Games, Gods and Grades (Fred Goodman, Professor of Education, Emeritus, University of Michigan 1/27/07)
Games are to puzzles as mysteries are to secrets…
School grades may be misleading because the problems students learn to solve in school may not be the kind of problems they face after they graduate.
Solving a puzzle brings closure to a problematic situation. The creator of a puzzle must not pose a problem that does not have a solution. Success at puzzle solving can be measured by comparing the speed, completeness and elegance of different solvers’ performance and by assessing the relative difficulty of the puzzle.
Closure in a game is defined by the game rules not by a problem being solved the way the creator specified. The creator of a game constructs a situation in which players are both the posers and solvers of one another’s problems. Success at games is measured in a startlingly surprising variety of ways, not just in terms of whether a player’s team wins or loses. These characterizations lead me to the following points.
First, an analogy: Games are to puzzles as mysteries are to secrets.
Second, a claim: The more you know about a mystery, the more mysterious it becomes. The more you know about a secret, the less secret it becomes.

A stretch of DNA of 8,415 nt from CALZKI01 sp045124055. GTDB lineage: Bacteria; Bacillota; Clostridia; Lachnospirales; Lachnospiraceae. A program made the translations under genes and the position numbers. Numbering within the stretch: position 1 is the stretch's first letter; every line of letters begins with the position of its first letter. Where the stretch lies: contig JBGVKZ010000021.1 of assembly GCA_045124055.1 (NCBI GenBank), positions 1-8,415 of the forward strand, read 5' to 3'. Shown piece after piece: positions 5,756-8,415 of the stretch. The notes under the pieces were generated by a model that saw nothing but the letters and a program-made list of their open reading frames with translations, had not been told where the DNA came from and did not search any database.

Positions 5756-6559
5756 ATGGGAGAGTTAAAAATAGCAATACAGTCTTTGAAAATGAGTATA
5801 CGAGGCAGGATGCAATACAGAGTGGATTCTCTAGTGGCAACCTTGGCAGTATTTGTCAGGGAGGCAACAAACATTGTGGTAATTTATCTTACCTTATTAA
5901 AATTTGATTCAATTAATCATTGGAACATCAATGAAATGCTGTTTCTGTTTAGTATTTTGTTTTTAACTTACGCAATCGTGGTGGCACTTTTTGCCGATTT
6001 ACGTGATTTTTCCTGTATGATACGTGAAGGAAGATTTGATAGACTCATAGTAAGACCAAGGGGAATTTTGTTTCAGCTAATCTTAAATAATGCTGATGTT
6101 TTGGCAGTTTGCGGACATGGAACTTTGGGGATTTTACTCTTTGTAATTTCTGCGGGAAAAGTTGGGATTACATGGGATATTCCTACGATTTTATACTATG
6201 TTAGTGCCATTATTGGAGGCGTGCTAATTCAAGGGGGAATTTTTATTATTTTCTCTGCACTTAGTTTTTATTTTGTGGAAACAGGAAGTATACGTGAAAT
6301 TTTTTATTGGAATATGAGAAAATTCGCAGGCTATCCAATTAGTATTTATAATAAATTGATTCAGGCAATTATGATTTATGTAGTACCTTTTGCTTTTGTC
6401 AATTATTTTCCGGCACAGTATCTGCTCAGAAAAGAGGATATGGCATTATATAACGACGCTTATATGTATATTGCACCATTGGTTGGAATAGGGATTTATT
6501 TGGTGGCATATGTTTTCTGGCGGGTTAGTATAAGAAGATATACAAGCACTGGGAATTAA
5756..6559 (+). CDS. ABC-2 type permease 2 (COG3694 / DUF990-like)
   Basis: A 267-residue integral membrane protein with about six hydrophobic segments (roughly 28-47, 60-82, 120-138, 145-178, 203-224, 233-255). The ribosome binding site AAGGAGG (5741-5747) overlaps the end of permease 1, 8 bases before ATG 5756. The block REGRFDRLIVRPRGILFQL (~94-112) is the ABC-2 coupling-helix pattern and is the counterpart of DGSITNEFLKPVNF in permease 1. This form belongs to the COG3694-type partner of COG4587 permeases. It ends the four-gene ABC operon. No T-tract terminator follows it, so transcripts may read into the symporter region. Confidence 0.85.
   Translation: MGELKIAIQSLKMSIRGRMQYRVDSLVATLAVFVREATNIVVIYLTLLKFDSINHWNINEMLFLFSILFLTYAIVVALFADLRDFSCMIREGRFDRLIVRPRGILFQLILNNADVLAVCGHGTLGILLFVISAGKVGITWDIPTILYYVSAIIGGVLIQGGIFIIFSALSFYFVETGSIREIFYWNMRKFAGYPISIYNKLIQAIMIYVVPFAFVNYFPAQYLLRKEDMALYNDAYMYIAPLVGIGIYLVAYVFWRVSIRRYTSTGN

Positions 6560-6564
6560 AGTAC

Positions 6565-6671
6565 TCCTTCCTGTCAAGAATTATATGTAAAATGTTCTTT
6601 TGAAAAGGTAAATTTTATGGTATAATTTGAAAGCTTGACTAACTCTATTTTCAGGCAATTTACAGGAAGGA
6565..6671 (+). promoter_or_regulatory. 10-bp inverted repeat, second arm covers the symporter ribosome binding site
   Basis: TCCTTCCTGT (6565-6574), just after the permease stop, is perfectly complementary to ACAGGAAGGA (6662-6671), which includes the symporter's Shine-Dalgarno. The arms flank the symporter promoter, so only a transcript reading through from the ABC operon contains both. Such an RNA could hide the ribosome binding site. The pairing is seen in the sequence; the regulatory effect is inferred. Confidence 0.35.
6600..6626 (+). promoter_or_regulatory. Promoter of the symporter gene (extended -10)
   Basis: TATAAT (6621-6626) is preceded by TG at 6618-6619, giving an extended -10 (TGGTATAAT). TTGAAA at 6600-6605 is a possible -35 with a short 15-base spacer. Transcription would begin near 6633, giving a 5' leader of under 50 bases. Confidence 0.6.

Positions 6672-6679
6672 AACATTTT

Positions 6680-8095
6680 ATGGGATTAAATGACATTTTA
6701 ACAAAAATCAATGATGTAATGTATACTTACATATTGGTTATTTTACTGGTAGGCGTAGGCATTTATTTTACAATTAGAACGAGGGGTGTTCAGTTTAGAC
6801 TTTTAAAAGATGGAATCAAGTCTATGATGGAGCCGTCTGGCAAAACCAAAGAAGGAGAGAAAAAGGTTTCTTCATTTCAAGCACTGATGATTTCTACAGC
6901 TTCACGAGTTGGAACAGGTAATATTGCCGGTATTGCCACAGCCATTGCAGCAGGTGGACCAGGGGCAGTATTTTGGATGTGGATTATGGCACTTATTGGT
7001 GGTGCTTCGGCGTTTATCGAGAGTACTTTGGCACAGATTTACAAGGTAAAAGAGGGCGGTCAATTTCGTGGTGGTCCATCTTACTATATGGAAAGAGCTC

Third, a comparison: A puzzle creator is “God-like” in that the creator constructs both the problem and the correct solution to it. A game creator is “God-like” in that the creator constructs the rules that enable participants to make choices that affect each other, provide a criterion by which to compare the participants’ overall success, and specify when the activity ends.
Fourth, an observation: Schools tend to pose problems to students in the form of puzzles far more than in the form of games. This can result in students being taught to think that there is an answer to every question, a solution to every problem. There is an endless array of secrets that others know and you don’t. When students leave school they frequently find that problems in the “real world” tend not to have “once and for all” solutions. Many problems seem to have no solution at all. People create problems themselves and solve problems created by others. They begin to think in terms of strategies for coping with their problems, strategies that serve their ends but can be expected to conflict with other people’s goals. Therefore a puzzle-based education might not prepare people for life after school as well as a game-based education might.